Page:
July 3, 2008

Weekly Language Usage Tips: Placing citations, Use/Usage/Utilize

Posted in citations, usage, use, utilize at 5:01 pm by dlseltzer

Tip 1: Using Citations

I had an email dialogue this week about the use of citations, which inspired this week’s WLUT:

A reader writes:

I am generally confused about whether it is appropriate to use ‘in text’ citations (especially superscripted numbers) WITHIN a sentence or at the end of the sentence. I always prefer at the end of the sentence, because it looks “nicer” but it can be complicated, especially when there is a series of citations/facts to reference.

For example,

The University of Pittsburgh is a great institution (1), well liked by researchers (2), and growing (3).

Or

The University of Pittsburgh is a great institution, well liked by researchers, and growing. (1-3)

Any initial thoughts?

DLS: I put the citation at the end of the sentence (after the period) if the reference refers to the whole sentence and after a clause if the reference just refers to that clause. In the case of multiple references, I’d follow the appropriate clauses.

Reader: Hmmm. I differ from you. I’d prefer it all to be at the end of the sentence. It get’s really messy when you have a long sentence, with multiple clauses…

DLS: Okay, but I’m right about this. I’ll get into it next week. You could put it at the end of the sentence if you separated the references (e.g., 6, 8, 9-12) but that’s not the preferred use. I haven’t looked this up so if you’re right, I’ll definitely do a mea culpa.

Reader: Great. I am torn because editors/publishers differ in this – frustrating….!

End of Dialogue.

I really was planning to do a mea culpa if I was wrong (although, to be honest, I was pretty sure of myself). By the way, “mea culpa” is a Latin phrase that means “my blame” or “my fault”.  Its use originated in the Catholic Mass. It is now generally used to indicate, “I am mistaken though my own fault.” But, no mea culpa for me today.

Endnotes are indicated by consecutively-numbered superscript arabic numbers in the main text after the punctuation of the phrase or clause the note refers to:

Some have argued that such an investigation would be fruitless.6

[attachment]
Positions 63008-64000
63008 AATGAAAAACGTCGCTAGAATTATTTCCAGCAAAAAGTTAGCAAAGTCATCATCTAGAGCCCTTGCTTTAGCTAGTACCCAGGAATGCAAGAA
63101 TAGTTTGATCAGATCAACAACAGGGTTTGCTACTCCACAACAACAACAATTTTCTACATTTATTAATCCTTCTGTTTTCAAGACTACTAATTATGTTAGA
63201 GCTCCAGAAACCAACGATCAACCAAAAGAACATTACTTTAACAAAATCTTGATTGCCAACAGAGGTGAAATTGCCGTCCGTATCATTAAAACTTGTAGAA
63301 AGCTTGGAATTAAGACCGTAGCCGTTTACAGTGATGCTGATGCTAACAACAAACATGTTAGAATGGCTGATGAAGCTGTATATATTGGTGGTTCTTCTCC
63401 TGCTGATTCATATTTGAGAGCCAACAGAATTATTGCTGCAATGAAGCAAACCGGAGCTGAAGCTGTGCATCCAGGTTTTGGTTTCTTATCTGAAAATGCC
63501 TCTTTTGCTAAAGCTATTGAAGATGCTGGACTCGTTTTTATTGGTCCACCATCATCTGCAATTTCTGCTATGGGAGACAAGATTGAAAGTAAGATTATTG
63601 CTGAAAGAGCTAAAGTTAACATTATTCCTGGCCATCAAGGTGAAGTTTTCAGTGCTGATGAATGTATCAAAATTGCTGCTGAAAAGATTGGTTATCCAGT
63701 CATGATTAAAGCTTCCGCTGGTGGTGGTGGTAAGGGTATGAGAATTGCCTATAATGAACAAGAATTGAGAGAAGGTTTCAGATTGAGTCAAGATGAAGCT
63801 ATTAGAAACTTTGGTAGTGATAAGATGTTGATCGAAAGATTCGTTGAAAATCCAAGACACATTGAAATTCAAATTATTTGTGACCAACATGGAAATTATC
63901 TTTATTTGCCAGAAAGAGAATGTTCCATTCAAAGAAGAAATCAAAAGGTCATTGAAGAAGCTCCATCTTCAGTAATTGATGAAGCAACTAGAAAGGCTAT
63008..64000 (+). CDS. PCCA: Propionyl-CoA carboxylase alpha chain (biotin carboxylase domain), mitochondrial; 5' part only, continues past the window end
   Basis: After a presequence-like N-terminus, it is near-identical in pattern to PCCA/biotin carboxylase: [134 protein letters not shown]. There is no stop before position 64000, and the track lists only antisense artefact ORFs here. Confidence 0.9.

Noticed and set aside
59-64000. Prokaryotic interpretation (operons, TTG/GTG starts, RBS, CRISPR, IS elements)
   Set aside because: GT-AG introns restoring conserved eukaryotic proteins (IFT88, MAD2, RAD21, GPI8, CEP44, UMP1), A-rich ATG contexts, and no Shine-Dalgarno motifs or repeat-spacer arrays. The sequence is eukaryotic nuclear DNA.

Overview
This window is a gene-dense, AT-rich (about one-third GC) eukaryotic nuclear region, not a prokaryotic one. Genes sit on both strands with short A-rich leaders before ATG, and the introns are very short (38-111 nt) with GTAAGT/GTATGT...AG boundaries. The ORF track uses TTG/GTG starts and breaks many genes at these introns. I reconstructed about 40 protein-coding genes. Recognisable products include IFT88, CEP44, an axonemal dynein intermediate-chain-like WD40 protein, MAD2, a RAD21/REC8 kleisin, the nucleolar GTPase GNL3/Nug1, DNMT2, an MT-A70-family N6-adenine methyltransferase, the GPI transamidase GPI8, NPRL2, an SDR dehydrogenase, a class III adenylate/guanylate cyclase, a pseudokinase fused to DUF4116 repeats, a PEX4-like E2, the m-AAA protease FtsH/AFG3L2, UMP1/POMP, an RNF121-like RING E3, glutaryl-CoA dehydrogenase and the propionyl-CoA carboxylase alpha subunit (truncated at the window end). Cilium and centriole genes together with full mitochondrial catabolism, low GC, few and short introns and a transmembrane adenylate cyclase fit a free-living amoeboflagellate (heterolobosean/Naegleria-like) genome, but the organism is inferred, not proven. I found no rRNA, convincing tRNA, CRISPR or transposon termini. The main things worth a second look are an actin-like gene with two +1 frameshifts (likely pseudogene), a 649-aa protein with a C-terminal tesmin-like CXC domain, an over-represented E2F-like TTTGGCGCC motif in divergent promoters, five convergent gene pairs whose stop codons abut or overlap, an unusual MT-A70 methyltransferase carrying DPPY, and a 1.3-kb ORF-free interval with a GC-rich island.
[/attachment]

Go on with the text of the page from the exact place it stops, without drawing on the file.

Scholars have argued for years that this claim has no basis,7 so we would do well to ignore it.

However, note references appear before dashes:

For years, scholars have failed to address this point8—a fact that suggests their cowardice more than their carelessness.

Do not use asterisks, daggers, or other symbols for note references. 1

__________________

1 Adapted from: <http://owl.english.purdue.edu/owl/resource/557/05/>

Tip 2:  Use, Usage, and Utilize

“Use” is both a noun and a verb

Use and Usage

As a noun, “use” means utilization, function, custom, or the act or state of employing, putting into service. Usage refers to the way in which something is used or the rules surrounding something’s proper use.

The true value of a dictionary is in its frequent use.

English language usage is not entirely arbitrary although it seems so at times.

The two are not interchangeable. While “usage” is often used as synonymous with “use,” it is probably because the writer believes that the larger the word used, the more impressed the reader.  (See “utilize” below.)

Use and Utilize

As a verb, “use” means employ, put into service, avail oneself of, take, or consume. “Utilize” means use.

I’m going to use Markov Modeling to find the solution to my research question.

I’m going to utilize Markov Modeling to find the solution to my research question.

The two are interchangeable. While “utilize” is often used in formal writing, it is probably because the writer believes that the larger the word used, the more impressed the reader.  (See “usage” above.)

CAVEAT: By the way, “caveat” comes from the Latin “cavere” which means “let him beware.” In the sense used here “caveat” means a cautionary or modifying detail. So, CAVEAT: there is one way in which “utilize” has a different usage than “use.”

He can’t use the new cell phone.

He can’t utilize the new cell phone.

The former sentence means he doesn’t know how to use the phone; the latter sentence means he has no use for the phone.

4 Comments »

  1. dlseltzer said,

    From alan:

    Whilst, amongst etc are still the predominant forms in British English, which is another good reason to avoid them.

  2. david said,

    I’ll be able to utilize a lot of these tips very affectively in my next paper.

  3. ann said,

    I will use your comments as fuel. I won’t need to utilize them.

  4. lancethruster said,

    Additional observations and another caveat –

    When needing to utilize use frequently within the text, my usage alternates according to whatever slight nuance I feel works best. This is not to sound sophisticated as much as avoiding needless repetition.

    My caveat on when to choose not to use “use” or “used” is when it can potentially be misinterpreted as “taking advantage of” in reference to another person (i.e. “I used Mary’s contacts” vs “my usage of Mary’s contacts” vs “I utilized Mary’s contacts”) and also when it might erroneously carry the connotation of “expended” rather than “employed” (i.e. “use your ammo sparingly” vs “we utilized our ammo to prop the lid open a crack”)


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